How to Read the Bible for all it’s Worth 3

Dr. Wiema’s presentation today was well organized, funny, and very worthwhile!  Having had Dr. Wiema as a professor in seminary, (1) I realized that I had remembered his teachings these past ten years and reference them often in my work as a pastor.  And (2) I can say honestly that  enjoyed the privilege of being able to hear him again.  Both must be marks of a great teacher.

But I’d now love to hear your reactions to today’s seminar.  You’re encouraged to leave a comment below.

What did you like?

What did you learn?

What were you challenged by?

Anything you disagree with?

Doug Bouws (Pastor of Hospitality)

Not able to attend today?  Links to the audio recording and the handouts are below.  (hint: it’s well worth having the handouts in front of you as you listen.  The handouts contain the power point slides from the sessions.)

Audio from today’s seminar

Notes from session one.

Notes from session two.

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3 thoughts on “How to Read the Bible for all it’s Worth

  • Michelle

    I’m grateful to have had the opportunity to attend this event at Granite Springs Church. Thanks to Dr. Wiema for coming all the way out here to provide a very useful seminar.

    I particularly liked the session Dr. Wiema dedicated to talking about Paul’s letters. It was good to have a reminder that we need to take into account what genre of literature we happen to be reading when we turn to a certain book in the Bible (or letter, as the case may have it). I think it adds a fascinating dimension to the reading of the Bible to see in detail the personal (and sometimes amusing!) touches that Paul put into his letters. While I’m sure some may disagree, I think it is good to examine the human aspect behind the writing of the New Testament, because it is evidence that even the newborn church struggled with how to behave as a congregation and with how to interact with the surrounding culture. Dr. Wiema did a good job pointing out the ways in which Paul’s instruction is just as relevant to the modern-day Christian’s struggles.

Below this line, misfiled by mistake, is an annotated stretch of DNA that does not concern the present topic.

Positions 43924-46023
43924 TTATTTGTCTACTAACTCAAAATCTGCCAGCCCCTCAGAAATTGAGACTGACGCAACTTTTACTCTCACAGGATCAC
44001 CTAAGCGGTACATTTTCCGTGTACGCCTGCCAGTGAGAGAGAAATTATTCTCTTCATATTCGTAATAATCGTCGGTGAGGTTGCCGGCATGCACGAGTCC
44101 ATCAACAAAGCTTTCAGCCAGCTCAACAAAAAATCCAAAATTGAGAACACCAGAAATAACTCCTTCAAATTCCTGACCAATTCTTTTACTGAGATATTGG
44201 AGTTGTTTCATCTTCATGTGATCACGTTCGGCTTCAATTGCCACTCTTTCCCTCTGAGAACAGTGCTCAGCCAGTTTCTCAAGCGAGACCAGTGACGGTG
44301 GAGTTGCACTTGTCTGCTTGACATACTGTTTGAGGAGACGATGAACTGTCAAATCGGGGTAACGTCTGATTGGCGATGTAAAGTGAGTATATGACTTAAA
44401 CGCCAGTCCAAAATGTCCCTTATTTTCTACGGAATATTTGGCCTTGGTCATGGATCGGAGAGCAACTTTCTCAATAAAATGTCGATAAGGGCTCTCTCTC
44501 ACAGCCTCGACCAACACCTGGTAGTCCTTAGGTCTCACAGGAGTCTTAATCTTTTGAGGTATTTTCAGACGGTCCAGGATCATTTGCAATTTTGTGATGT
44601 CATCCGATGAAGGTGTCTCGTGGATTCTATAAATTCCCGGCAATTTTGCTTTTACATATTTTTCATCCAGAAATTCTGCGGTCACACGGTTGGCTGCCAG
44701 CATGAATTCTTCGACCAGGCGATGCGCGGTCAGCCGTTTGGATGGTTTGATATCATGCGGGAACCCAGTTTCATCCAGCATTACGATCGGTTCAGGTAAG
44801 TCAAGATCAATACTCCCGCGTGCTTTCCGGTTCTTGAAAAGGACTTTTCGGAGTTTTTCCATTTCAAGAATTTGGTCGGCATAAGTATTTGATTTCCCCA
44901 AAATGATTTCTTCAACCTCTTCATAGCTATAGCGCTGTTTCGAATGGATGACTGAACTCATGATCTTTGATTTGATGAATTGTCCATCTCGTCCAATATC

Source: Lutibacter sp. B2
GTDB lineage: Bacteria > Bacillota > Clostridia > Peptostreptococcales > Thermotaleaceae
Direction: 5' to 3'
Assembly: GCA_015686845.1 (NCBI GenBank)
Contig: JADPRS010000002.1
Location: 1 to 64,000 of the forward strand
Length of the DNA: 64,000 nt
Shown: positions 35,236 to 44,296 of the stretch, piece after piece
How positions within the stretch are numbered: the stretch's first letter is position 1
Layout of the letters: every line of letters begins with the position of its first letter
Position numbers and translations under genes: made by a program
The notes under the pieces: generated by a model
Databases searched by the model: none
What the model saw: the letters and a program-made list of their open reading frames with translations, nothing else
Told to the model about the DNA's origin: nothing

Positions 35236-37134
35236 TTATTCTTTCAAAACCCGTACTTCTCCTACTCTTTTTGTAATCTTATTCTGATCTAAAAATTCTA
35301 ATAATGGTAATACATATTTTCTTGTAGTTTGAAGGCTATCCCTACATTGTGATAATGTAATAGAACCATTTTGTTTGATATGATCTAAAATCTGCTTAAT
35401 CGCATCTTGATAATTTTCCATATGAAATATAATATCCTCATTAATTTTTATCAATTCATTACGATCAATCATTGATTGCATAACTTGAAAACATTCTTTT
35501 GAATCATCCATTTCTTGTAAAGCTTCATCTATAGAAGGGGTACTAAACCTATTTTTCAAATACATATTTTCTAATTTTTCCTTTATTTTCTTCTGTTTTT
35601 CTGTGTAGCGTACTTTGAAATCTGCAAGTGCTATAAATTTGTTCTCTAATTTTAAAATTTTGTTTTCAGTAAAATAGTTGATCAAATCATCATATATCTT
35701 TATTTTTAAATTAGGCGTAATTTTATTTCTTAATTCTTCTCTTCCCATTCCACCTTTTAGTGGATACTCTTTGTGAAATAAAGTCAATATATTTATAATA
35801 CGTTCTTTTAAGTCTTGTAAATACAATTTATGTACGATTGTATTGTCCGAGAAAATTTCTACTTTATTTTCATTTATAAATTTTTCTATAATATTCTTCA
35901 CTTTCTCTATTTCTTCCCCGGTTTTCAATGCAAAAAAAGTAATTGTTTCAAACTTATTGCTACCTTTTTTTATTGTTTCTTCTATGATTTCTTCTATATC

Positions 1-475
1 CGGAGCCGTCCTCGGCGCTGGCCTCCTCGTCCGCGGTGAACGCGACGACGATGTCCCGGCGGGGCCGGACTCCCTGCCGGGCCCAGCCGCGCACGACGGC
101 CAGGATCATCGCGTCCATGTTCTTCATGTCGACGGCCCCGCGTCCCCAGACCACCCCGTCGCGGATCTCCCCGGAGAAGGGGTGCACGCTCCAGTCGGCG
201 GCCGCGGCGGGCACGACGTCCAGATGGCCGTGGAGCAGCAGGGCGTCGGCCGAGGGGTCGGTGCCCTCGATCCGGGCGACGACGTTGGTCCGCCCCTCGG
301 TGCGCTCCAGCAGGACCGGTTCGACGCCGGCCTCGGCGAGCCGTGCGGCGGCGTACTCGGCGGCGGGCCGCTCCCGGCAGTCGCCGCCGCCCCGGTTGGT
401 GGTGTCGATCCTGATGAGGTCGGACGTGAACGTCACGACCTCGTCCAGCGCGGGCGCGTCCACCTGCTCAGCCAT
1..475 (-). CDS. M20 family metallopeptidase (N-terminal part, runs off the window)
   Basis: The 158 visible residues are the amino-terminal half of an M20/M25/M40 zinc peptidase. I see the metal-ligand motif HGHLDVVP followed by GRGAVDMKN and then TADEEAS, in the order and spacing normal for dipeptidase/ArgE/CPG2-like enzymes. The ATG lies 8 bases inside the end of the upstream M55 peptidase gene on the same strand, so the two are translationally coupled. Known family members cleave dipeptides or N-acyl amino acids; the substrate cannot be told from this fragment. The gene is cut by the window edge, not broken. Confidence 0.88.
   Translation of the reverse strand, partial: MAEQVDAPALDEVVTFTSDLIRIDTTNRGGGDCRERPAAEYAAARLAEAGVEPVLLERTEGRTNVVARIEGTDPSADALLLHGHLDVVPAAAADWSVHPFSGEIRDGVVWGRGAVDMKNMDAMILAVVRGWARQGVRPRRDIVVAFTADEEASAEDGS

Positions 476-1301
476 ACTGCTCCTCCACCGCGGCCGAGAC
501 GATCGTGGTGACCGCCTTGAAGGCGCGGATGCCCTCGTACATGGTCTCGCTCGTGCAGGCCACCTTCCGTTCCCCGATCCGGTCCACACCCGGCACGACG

One thing I learned was that theological study can mean that you are looking all throughout the Bible for evidence for your argument. Of course, I have “known” what theology meant for many years now, but I have never heard its definition put quite in that way. But it’s true – the way we constructed our theological doctrines in the first place was by studying the WHOLE Bible to understand what God has told us THROUGHOUT time. I learned from this seminar that if a certain passage, such as the passage about answering a fool in his folly from Proverbs, doesn’t make a lot of sense, chances are there is another verse in the Bible that will inform it and add to our understanding.

    Overall, a very practical seminar! Thanks for hosting, Granite Springs!

  • Ben Lovelace

    I really enjoyed Dr. Wiema’s teaching yesterday. He was very clear and concise. He covered all the essentials of how to study the bible properly. I especially appreciated his exposition of Paul’s letter to Philemon, brilliant! Thank you SLN for bringing Dr. Wiema to Northern California. I would also like to encourage those who were there yesterday to share this audio link with friends and family.

  • Cheryl

    This workshop was one of the most informative, helpful and enjoyable that I have ever attended. Using the principles of interpretation that Dr. Weima introduced will certainly help me in my study of the Bible and in turn aid me in my growth as a believer and follower of Jesus.